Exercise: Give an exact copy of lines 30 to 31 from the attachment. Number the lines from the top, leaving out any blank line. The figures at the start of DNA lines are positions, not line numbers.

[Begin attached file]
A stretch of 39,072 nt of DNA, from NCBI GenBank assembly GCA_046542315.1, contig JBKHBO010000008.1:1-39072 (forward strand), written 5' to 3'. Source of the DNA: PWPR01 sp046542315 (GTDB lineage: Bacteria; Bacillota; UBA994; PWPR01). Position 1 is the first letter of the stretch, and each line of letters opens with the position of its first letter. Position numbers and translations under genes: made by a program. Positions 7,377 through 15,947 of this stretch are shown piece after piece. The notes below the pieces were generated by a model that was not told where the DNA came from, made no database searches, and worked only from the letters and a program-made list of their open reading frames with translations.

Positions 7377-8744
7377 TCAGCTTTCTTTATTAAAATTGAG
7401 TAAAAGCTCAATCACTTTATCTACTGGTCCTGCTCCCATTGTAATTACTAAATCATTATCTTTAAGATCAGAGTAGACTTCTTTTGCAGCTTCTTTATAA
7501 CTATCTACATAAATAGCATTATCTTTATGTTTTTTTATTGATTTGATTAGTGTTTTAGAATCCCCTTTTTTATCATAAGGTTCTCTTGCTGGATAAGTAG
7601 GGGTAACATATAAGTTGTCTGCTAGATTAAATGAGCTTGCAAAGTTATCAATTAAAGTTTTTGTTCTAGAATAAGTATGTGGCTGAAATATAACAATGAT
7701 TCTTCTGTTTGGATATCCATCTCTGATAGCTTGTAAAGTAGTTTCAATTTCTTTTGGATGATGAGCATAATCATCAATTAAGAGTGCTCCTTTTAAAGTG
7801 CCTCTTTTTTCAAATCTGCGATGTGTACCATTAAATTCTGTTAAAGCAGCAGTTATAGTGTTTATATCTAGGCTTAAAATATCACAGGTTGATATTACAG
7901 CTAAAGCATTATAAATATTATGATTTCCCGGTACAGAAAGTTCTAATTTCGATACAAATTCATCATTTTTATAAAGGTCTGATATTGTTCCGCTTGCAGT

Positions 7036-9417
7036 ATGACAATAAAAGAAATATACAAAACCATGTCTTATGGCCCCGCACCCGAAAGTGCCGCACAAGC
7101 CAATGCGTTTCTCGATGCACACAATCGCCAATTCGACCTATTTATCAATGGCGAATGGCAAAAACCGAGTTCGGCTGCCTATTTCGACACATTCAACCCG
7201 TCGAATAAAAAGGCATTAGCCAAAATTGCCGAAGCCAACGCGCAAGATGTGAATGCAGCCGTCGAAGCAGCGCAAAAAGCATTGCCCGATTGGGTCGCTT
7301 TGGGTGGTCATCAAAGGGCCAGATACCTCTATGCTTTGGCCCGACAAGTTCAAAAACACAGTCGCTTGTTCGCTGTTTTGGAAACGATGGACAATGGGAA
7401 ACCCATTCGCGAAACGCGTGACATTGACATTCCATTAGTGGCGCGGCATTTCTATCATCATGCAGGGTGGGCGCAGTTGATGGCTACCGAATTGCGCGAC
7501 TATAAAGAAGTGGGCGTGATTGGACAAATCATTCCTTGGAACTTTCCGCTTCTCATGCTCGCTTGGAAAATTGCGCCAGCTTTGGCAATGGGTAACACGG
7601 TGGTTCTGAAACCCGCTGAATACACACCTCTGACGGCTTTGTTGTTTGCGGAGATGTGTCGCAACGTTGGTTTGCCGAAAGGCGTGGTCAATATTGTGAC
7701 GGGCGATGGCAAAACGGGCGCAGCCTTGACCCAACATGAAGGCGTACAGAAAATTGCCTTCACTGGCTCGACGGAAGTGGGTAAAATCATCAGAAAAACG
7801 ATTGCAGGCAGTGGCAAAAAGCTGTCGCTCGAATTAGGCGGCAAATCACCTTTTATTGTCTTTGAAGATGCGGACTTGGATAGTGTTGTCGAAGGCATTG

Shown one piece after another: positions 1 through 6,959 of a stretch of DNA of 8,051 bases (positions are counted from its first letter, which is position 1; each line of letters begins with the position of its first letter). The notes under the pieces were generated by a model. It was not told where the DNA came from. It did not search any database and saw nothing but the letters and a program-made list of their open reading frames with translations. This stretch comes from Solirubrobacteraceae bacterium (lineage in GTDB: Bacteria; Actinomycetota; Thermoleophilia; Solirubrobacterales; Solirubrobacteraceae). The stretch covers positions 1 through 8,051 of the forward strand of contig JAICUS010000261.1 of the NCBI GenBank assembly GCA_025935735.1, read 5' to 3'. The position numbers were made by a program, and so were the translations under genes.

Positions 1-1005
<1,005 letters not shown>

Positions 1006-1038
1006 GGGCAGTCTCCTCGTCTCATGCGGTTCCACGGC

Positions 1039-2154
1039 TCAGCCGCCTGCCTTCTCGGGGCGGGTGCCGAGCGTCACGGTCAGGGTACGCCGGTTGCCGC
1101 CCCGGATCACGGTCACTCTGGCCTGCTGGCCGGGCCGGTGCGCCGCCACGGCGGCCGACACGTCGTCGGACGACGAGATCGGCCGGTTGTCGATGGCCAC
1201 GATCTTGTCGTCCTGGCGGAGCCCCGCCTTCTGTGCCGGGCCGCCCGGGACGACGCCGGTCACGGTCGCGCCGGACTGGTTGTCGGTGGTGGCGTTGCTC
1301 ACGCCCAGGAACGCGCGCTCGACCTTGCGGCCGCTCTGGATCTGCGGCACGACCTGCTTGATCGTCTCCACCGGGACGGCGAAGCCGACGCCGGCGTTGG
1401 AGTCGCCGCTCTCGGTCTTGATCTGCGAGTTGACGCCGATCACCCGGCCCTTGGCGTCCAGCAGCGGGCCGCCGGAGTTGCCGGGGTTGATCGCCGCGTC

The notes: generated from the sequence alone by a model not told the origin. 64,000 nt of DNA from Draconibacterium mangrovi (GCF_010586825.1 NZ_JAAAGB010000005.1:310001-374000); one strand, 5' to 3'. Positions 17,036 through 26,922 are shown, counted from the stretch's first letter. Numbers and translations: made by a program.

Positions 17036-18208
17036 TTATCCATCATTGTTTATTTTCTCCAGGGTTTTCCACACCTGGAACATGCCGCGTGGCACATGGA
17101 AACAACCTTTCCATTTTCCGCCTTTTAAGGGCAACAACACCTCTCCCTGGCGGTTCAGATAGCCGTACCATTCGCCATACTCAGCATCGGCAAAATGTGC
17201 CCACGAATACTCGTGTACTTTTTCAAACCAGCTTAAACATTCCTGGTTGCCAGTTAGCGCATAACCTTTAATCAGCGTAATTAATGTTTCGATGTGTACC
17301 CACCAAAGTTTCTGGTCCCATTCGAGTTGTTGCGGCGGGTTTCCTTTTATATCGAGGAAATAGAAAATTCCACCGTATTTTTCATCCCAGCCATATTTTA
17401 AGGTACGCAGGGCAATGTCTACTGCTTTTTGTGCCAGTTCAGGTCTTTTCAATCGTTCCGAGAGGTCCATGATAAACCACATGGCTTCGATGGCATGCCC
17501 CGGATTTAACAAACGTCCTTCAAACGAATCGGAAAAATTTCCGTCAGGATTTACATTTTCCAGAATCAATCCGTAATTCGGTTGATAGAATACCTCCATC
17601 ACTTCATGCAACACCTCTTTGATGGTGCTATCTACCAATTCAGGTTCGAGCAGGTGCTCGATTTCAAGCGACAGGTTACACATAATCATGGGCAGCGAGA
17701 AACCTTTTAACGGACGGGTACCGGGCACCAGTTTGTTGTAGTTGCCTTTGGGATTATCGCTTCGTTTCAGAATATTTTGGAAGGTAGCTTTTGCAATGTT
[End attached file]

1401 AGTCGCCGCTCTCGGTCTTGATCTGCGAGTTGACGCCGATCACCCGGCCCTTGGCGTCCAGCAGCGGGCCGCCGGAGTTGCCGGGGTTGATCGCCGCGTC

The notes: generated from the sequence alone by a model not told the origin. 64,000 nt of DNA from Draconibacterium mangrovi (GCF_010586825.1 NZ_JAAAGB010000005.1:310001-374000); one strand, 5' to 3'. Positions 17,036 through 26,922 are shown, counted from the stretch's first letter. Numbers and translations: made by a program.